The Beirut explosion that took the lives of 160 of the city’s residents has already sparked change in Lebanon and days of violent protests. Lebanese Prime Minister Hassan Diab announced his resignation and that of his government whilst addressing the nation on Monday, and he described the blast as a “disaster beyond measure.”

But the alarming rate at which political developments are taking place in Lebanon has also caught the attention of Iran. Tehran has already called on the international community to refrain from politicizing last week’s explosion in Beirut. They also pleaded with Washington to start lifting sanctions against Lebanon.

Tehran Accuses Macron of ‘Interventionism’

Iran will begin to monitor events in Lebanon closely as Tehran is one of the main sponsors of Hezbollah, a Shi’ite Islamist party and militant group which has influence over the Lebanese Government, a radio and a satellite station, and social services. They have been described as a “state within a state.” The Washington Institute discovered that the Iranian Government provides the terrorist group with $100 million per year. It is no wonder that Tehran is alarmed by French President Emmanuel Macron’s “interventionism.”

Iran did not attend an emergency donor conference on Sunday led by Macron. The French leader assured the event’s audience that he would closely monitor how aid was being spent. The Iranian Government itself has so far provided Lebanon with $298 million for immediate humanitarian relief.

Lebanon Becoming Part of Larger Geopolitical Fracas

It is more than likely that Iran will use Lebanon as an opportunity to enter into an international dispute with France, should the latter choose to increase its level of intervention in its former colony. Iran’s ultra-conservative paper Kayhan has already stated that Macron’s proposed reforms in Lebanon would result in the elimination of Hezbollah and the “rescue of the Israeli regime.” Therefore, the French President’s attempts to curb Hezbollah’s influence over Lebanon could be met with rebukes from Iranian President Hassan Rouhani in the future.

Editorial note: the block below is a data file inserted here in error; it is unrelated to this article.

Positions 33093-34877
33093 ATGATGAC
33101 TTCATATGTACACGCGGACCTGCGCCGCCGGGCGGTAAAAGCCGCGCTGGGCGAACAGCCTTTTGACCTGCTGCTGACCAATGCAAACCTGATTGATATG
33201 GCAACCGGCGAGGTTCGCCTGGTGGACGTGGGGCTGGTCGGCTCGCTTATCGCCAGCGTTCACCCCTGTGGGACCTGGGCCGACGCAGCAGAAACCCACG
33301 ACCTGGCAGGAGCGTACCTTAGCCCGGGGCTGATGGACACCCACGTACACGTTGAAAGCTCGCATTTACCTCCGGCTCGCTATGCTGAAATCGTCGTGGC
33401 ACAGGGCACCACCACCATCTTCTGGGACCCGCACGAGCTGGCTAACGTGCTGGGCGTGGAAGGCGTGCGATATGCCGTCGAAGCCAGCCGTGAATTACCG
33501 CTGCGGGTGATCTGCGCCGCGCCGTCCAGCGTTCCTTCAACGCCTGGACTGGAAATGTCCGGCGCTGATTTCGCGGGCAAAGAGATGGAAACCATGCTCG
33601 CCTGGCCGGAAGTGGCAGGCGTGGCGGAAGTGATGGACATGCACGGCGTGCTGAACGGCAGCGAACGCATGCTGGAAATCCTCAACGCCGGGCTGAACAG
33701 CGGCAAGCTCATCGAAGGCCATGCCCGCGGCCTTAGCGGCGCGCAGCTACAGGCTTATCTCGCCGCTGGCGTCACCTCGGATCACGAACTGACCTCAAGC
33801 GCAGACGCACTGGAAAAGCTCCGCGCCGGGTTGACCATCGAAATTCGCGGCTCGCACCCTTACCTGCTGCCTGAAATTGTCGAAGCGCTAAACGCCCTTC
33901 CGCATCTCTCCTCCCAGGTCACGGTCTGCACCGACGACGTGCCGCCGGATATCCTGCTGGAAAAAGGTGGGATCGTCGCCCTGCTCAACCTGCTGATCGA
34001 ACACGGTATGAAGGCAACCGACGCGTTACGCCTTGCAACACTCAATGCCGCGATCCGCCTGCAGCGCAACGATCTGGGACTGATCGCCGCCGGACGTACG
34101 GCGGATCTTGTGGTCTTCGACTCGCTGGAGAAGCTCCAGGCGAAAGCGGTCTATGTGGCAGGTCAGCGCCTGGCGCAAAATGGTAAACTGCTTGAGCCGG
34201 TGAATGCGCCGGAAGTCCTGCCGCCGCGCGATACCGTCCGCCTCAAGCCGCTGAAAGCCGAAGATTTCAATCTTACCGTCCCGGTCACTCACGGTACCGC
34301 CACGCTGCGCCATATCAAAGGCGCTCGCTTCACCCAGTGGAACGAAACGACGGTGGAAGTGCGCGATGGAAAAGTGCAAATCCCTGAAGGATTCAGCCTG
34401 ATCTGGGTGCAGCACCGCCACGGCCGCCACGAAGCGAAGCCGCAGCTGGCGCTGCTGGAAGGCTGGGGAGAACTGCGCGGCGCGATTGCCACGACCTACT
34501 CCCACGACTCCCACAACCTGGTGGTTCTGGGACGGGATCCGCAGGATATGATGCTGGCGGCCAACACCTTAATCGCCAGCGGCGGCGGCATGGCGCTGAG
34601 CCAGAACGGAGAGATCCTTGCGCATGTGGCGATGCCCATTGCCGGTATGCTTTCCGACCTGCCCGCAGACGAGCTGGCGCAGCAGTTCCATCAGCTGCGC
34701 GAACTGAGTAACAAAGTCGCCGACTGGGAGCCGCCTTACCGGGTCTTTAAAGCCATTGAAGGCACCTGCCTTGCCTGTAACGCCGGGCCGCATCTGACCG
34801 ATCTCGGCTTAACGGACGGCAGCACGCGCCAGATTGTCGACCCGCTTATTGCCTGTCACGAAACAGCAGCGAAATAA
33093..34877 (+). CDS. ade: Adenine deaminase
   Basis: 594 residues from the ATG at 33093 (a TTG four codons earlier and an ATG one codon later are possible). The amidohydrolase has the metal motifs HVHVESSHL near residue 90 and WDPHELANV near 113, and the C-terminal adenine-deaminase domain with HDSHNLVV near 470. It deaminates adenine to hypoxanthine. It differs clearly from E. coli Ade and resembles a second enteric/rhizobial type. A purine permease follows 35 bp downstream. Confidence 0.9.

Rouhani will be keen to clash with France over who leads Lebanon in the future. This is a tactic that Tehran has deployed before when they helped Hezbollah put Diab into power last October. With the Lebanese Prime Minister leading a caretaker government until he can find a successor, there is no doubt that Iran will do all it can to prevent a reformist candidate from breaking Hezbollah’s grip over Lebanon.

Iran may well increase the amount of funding Hezbollah currently receives from Tehran, as the terrorist group has been used as a means to crush protests in the past. Hezbollah fighters who returned to Lebanon from the Syrian battlefield last year attacked protesters such as poor Shi’ites who have historically supported the militias. Prior to the Beirut explosion, The Soufan Center stated that the use of violence against protesters last November reduced the numbers of protests in Lebanon.

Iran Won’t Loosen its Grip on Hezbollah

Nonetheless, Iran’s ability to fund Hezbollah will depend greatly upon its economic fortunes. Focus Economics believes that US sanctions and the coronavirus will cause the Iranian economy to contract sharply for the third consecutive year by 7.3 percent.

Hezbollah’s funding may also be affected by US-Iranian tensions if Donald Trump is re-elected in November. Trump claims that he will ‘have a deal with Iran within four weeks’ if he wins this year’s US election. But it is unlikely that Washington will approve of a deal that lifts sanctions against Tehran just so that they can continue to fund terrorist groups, which was a flaw with Obama’s Iran Deal. The US President may well want to make it harder for the Iranian regime to continue to fund terrorist organizations.

By proposing to reform Lebanon’s political structure, Macron may have unintentionally paved the way for a power struggle between France and Iran over the former French colony. Tehran is already winning due to Hezbollah’s strong grip over the country. To prevent Beirut’s explosion from becoming a wasted opportunity to reform Lebanon, Macron must prevail.

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